Appellant also cites United States v. Olson, 727 F.2d 1015 (11th Cir. 1984), in support of his cause. The Olson panel expressly declined to reach any of the issues relevant to this case, however, and is thus inapplicable
While not resolving the issues in Henry, we note that resentencing in multiple conviction settings has received considerable attention in the federal courts. The most common concern in these cases involves the limits which the Double Jeopardy Clause places on resentencing a defendant on counts which are neither unlawful nor challenged. The cases may be divided into two contexts: (1) resentencing after a direct appeal; and (2) resentencing after a collateral attack as in United States v. Henry
The Eleventh Circuit established the distinction between direct appeal and collateral attack in United States v. Rosen, 764 F.2d 763, 766 (11th Cir. 1985), cert. denied, 474 U.S. 1061, 106 S. Ct. 806, 88 L. Ed. 2d 781 (1986). There, the court observed that on collateral attack, the power of a court to modify unchallenged sentences may be more limited because "only a specific sentence on a specific count is before the district court.... The court has power only over what is brought before it." Id. In contrast, where the defendant successfully challenges one of his sentences on direct appeal, as in Rosen, the power to alter the entire sentencing package is greater because "none of the sentences has become final and the appellate court has all sentences before it." Id. Thus, the Rosen court concluded that it could remand the case to the district court for resentencing on all counts. According to the court:
Where an entire conviction is challenged on direct appeal, double jeopardy and due process are not implicated when all sentences, both proper and improper, are remanded, because of the holistic nature of the trial judge's sentencing decision. Multiple count convictions present the trial judge with the need for a sentencing scheme which takes into consideration the total offense characteristics of a defendant's behavior. When that scheme is disrupted because it has incorporated an illegal sentence, it is appropriate that the entire case be remanded for sentencing.
Id. at 767; see also United States v. Alvarez-Moreno, 874 F.2d 1402, 1414 (11th Cir. 1989) (same); United States v. Lail, 814 F.2d 1529, 1530 (11th Cir. 1987) (same).
In the second category of cases--those like Henry which involve resentencing after a successful collateral attack--the former Fifth Circuit held that resentencing on an unchallenged count violates double jeopardy. United States v. Chandler, 468 F.2d 834, 835-36 (5th Cir. 1972). Chandler is subject to reexamination, however, under the double jeopardy analyses set forth in our more recent sentencing decision of United States v. Jones, 722 F.2d 632, 638 (11th Cir. 1983) and the Supreme Court's decision in United States v. DiFrancesco, 449 U.S. 117, 139, 101 S. Ct. 426, 438, 66 L. Ed. 2d 328 (1980), which we discuss below. Other courts remain sharply divided on whether double jeopardy precludes a judge from altering sentences which are neither illegal nor challenged on collateral attack after a portion of the original sentencing scheme is overturned. See, e.g., United States v. Bentley, 850 F.2d 327, 328-30 (7th Cir.), cert. denied, --- U.S. ----, 109 S. Ct. 501, 102 L. Ed. 2d 537 (1988) (rejecting Henry; holding that neither Double Jeopardy nor Rule 35(a) prevents a district judge from modifying an entire sentencing package on collateral attack); contra United States v. Minor, 846 F.2d 1184, 1188 (9th Cir. 1988) (adopting Henry; authority to vacate and amend a sentence pursuant to Rule 35(a) extends only to illegal sentences of specific counts and does not extend to revising the whole sentencing scheme).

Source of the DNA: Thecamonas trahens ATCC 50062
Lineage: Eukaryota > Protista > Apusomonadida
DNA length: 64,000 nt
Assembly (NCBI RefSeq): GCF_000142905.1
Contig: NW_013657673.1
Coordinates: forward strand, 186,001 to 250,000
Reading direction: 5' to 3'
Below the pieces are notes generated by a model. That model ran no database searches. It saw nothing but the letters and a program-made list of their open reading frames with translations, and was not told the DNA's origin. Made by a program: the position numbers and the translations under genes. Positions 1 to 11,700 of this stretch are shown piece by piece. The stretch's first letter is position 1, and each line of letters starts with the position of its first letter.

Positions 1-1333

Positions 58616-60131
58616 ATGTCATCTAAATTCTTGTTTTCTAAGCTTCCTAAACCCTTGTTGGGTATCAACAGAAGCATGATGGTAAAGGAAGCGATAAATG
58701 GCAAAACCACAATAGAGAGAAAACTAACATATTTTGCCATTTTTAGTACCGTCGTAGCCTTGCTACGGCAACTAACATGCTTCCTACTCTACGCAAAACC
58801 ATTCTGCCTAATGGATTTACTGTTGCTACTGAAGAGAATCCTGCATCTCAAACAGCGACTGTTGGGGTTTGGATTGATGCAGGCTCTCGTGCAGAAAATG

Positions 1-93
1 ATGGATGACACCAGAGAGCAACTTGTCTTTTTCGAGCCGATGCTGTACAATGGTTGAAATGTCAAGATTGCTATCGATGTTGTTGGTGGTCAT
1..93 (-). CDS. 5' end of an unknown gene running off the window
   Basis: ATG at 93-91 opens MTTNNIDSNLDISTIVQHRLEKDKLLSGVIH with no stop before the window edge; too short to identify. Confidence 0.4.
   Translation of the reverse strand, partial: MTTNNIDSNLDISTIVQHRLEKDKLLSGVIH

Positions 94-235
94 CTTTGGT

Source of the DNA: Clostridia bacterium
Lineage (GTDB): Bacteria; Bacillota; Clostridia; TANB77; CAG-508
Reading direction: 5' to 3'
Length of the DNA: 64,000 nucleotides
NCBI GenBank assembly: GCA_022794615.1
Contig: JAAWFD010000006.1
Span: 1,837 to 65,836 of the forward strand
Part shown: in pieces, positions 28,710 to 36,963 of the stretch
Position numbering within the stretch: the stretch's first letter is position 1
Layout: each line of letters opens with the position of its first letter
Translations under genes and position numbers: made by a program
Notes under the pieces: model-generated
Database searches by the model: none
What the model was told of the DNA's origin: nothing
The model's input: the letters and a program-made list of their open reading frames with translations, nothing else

See also Thomas, 109 S. Ct. at 2528 (defendant, convicted of attempted robbery and murder, had no expectation of only serving an attempted robbery sentence); Id. at 2533 (Scalia, J., dissenting) (defendant had a legitimate expectation of serving robbery sentence only); Pennsylvania v. Goldhammer, 474 U.S. 28, 30-31, 106 S. Ct. 353, 353-54, 88 L. Ed. 2d 183 (1985) (remand to determine whether state law precluded expectation of finality in sentence); United States v. DiFrancesco, 449 U.S. at 139, 101 S. Ct. at 438 (1980) (no expectation of finality where statute provided government with right to appeal length of sentence)
Another qualification to the clean slate rationale involves resentencing in capital cases. In Bullington v. Missouri, 451 U.S. 430, 101 S. Ct. 1852, 68 L. Ed. 2d 270 (1981), the Court held that the defendant sentenced to life imprisonment by a capital sentencing jury is protected by the Double Jeopardy Clause against imposition of the death penalty in the event of reversal of the conviction, retrial and reconviction
The Eleventh Circuit, in the en banc decision Bonner v. City of Prichard, 661 F.2d 1206, 1209 (11th Cir. 1981), adopted as precedent decisions of the former Fifth Circuit rendered prior to October 1, 1981